Researchers from the University of California, Berkeley have discovered a gene which regulates a process in the liver that converts carbohydrates into fat.
This study offers new clues as to how the body metabolizes carbohydrates and how they contribute to obesity.
The research team, led by Professor Hei Sook Sul of UC Berkeley’s Department of Nutritional Science and Toxicology believe that the gene, DNA-PK (DNA-dependent protein kinase ), is critical to a metabolic process scientists have been trying to understand for 20 years.
Your blood glucose levels – the digested form of carbohydrates – go up after you eat a carb-rich food like pizza and wash it down with soda. That spike in blood glucose triggers the secretion of insulin, which helps different cells in your body use glucose for energy.
Glucose in the liver that isn't used up for energy is converted into fatty acids, which then circulate to other parts of the body, primarily to fat tissue.
The process of converting excess glucose into fatty acids occurs in the liver. Scientists have been unable to determine the exact molecular pathway involved prior to the discovery of DNA-PK.
What they did know was that insulin binds to receptors on the liver cells and activates protein phosphatase-1 (PP1), the first molecule of the insulin-signaling pathway inside the liver. Sul's lab had previously shown that upstream stimulatory factor (USF) is needed to activate certain genes, such as fatty acid synthase (FAS), which converts glucose to fatty acids.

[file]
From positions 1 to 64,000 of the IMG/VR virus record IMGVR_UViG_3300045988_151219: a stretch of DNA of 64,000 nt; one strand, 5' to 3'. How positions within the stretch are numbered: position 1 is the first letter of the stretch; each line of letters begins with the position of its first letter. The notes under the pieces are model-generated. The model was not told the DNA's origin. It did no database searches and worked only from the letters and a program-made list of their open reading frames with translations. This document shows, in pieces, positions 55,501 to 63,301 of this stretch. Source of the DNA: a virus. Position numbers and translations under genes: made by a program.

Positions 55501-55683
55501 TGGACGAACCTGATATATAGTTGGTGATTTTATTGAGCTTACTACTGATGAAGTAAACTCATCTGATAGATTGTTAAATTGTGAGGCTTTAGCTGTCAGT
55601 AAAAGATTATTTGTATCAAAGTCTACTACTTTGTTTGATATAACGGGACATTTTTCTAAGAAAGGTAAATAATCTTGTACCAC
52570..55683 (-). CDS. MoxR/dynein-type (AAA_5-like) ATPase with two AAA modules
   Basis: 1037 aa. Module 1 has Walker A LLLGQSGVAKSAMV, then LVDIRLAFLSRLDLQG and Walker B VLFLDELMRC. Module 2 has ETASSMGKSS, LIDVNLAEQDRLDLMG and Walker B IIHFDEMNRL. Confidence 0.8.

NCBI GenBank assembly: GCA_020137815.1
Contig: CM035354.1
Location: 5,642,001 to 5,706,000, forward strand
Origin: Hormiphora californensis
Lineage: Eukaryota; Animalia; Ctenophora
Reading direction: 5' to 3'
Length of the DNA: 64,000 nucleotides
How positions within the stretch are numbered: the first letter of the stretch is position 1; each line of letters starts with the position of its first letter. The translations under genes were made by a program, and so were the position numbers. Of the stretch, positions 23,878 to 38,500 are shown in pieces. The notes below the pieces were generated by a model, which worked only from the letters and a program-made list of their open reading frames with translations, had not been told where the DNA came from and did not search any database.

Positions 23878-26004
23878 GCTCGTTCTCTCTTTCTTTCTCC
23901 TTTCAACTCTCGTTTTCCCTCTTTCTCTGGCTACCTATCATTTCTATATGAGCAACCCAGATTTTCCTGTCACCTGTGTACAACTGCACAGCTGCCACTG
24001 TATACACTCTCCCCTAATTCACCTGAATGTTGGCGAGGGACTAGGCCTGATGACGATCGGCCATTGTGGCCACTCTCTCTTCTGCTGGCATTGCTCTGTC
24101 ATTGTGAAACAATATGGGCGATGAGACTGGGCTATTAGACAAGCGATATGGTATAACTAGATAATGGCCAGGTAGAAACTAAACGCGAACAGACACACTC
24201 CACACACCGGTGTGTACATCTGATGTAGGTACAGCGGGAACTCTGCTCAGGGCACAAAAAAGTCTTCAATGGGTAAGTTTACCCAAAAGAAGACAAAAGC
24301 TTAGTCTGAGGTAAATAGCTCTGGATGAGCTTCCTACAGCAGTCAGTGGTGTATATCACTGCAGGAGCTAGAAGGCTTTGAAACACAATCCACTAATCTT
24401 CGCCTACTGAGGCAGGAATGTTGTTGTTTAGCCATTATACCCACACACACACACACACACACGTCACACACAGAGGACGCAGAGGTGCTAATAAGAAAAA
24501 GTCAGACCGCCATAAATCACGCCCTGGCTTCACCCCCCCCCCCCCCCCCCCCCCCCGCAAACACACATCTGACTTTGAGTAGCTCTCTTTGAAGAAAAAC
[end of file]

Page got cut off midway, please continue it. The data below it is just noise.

The link between PP1 and USF was a mystery until a UC Berkeley graduate student in comparative biochemistry finally connected the dots in Sul’s lab and discovered that DNA-PK, which is regulated by PP1, signals the activation of USF and the process of converting glucose to fatty acids.
The research team determined that DNA-PK acts as a signaling molecule in the chain reaction that begins when insulin binds to receptors on liver cells. This helps explain why untreated Type 1 diabetics, who cannot produce insulin, may experience significant weight loss because without treatment, they have problems making enough fat.
This insulin-signaling pathway is also disrupted in Type 2 diabetes because the body still produces insulin, but the cells have become resistant to its effects.
After the researchers were able to identify DNA-PK, they tested the gene in mice fed with a diet containing 70 percent carbohydrates but with zero fat. A typical lab mouse diet is composed of both fat and carbohydrates. The researchers then disabled the DNA-PK gene in half the mice while the other half served as the control group of normal mice.
They discovered that the DNA-PK disabled mice were leaner and had 40 percent less body fat compared to the control group of normal mice because they had a problem converting carbs into fat.
The DNA-PK disabled mice were resistant to high carbohydrate-induced obesity and had lower plasma lipids, which can lower the risk of cardiovascular disease.
DNA-PK could potentially play a role in the prevention of obesity associated with the over-consumption of high-carbohydrate foods or carbohydrate addiction, such as pasta, rice, soda and sugary snacks if it is possible to create medication based on the gene.
However, this will only be another quick fix. Yes, such a pill may help you avoid getting fat from carbohydrates but the bottom line is: you’re still eating carbs and carbohydrates have been linked to almost all age-related diseases.
If you want to get fit and maintain your ideal weight, it doesn’t involve waiting for a magic pill. You have to make the necessary lifestyle changes because there are no shortcuts to good health.